verb (used with object), for·gave, for·giv·en, for·giv·ing.
verb (used without object), for·gave, for·giv·en, for·giv·ing.
- forgive and forget,
Origin of forgive
Examples from the Web for unforgiven
Moviegoers who are looking for another Million Dollar Baby or Unforgiven are going to be disappointed, frankly.
That heavy burden of unforgiven transgressions, which lies so heavy on many consciences, no longer presses them down.Practical Religion|John Charles Ryle
Only a girl's folly, which unforgiven must seem something worse.A Set of Rogues|Frank Barrett
And if unforgiven, could the cry of a rabble at such a scene bind a nation?Lord George Bentinck|Benjamin Disraeli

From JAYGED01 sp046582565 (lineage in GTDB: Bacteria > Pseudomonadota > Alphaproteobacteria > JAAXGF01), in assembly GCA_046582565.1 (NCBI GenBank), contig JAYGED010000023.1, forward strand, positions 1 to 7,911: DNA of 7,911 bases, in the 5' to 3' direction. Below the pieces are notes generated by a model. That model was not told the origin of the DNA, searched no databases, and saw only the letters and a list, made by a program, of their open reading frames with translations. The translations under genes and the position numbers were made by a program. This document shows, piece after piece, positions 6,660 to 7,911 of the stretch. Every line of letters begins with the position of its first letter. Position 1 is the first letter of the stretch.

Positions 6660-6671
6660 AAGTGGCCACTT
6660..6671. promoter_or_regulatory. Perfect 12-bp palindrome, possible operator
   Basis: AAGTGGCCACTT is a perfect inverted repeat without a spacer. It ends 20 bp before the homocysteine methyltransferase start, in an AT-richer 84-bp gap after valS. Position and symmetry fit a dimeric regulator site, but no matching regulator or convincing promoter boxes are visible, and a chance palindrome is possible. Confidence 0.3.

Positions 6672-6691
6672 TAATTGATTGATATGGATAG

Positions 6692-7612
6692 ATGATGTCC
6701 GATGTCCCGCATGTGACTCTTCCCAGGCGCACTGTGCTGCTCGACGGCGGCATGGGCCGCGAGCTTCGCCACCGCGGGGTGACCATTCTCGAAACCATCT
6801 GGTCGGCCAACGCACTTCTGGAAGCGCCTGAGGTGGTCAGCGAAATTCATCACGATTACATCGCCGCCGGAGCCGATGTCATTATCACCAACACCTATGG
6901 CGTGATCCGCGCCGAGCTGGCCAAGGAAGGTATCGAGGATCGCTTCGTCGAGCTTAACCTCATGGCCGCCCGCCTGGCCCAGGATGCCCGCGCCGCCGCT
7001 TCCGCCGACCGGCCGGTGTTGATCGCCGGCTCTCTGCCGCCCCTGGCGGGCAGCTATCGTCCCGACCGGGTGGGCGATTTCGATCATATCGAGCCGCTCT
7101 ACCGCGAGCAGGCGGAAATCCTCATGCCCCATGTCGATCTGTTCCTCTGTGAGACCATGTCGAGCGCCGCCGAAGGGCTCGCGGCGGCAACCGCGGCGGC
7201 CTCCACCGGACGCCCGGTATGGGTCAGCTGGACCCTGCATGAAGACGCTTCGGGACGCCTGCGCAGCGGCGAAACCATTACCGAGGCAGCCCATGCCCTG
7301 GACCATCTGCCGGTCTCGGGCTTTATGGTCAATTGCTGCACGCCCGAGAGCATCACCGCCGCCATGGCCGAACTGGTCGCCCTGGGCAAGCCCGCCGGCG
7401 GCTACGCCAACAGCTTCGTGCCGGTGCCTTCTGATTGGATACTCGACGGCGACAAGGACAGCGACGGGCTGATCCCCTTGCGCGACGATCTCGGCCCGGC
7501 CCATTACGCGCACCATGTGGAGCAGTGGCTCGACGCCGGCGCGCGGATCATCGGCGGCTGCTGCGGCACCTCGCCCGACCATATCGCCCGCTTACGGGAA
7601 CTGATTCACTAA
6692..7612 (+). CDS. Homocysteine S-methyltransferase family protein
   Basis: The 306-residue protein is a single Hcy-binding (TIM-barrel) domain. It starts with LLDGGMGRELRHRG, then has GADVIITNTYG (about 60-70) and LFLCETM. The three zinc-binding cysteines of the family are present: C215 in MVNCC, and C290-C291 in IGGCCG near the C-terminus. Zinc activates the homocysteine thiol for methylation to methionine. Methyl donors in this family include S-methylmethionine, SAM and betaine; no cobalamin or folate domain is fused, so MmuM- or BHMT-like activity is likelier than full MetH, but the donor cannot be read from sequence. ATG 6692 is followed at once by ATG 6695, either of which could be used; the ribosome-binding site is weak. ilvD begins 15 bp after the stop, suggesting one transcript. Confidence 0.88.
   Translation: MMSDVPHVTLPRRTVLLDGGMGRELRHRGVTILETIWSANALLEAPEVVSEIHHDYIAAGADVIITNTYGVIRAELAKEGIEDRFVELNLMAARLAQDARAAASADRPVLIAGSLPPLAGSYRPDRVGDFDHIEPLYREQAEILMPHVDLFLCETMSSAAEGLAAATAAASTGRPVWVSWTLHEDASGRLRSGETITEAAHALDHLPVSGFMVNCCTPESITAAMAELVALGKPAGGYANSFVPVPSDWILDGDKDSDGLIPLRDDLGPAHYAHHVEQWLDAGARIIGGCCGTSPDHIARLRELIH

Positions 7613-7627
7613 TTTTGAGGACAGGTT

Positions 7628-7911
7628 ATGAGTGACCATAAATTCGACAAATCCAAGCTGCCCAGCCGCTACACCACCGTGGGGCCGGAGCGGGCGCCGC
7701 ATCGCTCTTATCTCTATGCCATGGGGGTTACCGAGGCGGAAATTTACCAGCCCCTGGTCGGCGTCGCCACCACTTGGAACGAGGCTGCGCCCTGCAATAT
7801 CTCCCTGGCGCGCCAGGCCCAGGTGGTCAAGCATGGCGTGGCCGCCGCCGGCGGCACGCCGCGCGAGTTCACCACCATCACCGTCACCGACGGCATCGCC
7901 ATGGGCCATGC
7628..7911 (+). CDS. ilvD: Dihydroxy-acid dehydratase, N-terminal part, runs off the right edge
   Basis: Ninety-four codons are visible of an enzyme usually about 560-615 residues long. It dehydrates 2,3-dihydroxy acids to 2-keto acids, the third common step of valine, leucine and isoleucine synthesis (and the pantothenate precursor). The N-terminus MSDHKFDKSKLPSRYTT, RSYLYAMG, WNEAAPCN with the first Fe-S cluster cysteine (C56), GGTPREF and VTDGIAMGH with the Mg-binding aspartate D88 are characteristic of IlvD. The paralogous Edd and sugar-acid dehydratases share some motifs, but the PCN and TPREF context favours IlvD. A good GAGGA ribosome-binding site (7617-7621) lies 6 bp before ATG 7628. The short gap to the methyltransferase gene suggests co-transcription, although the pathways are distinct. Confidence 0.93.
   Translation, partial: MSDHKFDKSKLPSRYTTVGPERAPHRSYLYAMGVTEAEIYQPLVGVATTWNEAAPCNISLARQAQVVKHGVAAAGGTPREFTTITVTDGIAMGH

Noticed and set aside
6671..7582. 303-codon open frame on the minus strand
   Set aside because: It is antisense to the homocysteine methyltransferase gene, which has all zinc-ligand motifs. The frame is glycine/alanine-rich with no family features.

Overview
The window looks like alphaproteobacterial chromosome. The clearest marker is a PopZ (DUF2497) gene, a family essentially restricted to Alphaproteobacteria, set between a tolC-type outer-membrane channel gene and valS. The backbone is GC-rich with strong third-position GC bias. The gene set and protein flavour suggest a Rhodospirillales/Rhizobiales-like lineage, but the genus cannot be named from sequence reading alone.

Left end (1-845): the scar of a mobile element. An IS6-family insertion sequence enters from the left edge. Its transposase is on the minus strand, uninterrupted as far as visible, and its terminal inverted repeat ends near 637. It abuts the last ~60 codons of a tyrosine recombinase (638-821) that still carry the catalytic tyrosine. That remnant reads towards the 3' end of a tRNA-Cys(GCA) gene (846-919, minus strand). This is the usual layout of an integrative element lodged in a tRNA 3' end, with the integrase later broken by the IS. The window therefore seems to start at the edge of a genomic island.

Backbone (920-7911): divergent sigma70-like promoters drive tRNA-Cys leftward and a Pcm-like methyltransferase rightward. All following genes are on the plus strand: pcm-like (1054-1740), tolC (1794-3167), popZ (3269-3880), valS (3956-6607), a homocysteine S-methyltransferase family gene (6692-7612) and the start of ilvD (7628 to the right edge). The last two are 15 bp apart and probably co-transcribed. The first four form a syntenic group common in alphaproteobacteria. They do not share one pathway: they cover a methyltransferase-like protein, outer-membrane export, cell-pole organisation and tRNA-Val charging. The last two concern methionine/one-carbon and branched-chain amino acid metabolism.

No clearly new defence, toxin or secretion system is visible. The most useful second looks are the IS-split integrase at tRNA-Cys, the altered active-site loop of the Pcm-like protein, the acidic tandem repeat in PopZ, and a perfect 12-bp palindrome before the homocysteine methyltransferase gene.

It was inhuman to go off to church, and leave a sinner in suspense, unpunished, unforgiven.Tales and Fantasies|Robert Louis Stevenson
But to Pretty Pierre, forgiven or unforgiven, he would keep his word.Pierre And His People, [Tales of the Far North], Complete|Gilbert Parker
verb -gives, -giving, -gave or -given
Word Origin for forgive
Old English forgiefan "give, grant, allow; forgive," also "to give up" and "to give in marriage;" from for- "completely" + giefan "give" (see give).
The modern sense of "to give up desire or power to punish" is from use of the compound as a Germanic loan-translation of Latin perdonare (cf. Old Saxon fargeban, Dutch vergeven, German vergeben, Gothic fragiban; see pardon). Related: Forgave; forgiven; forgiving.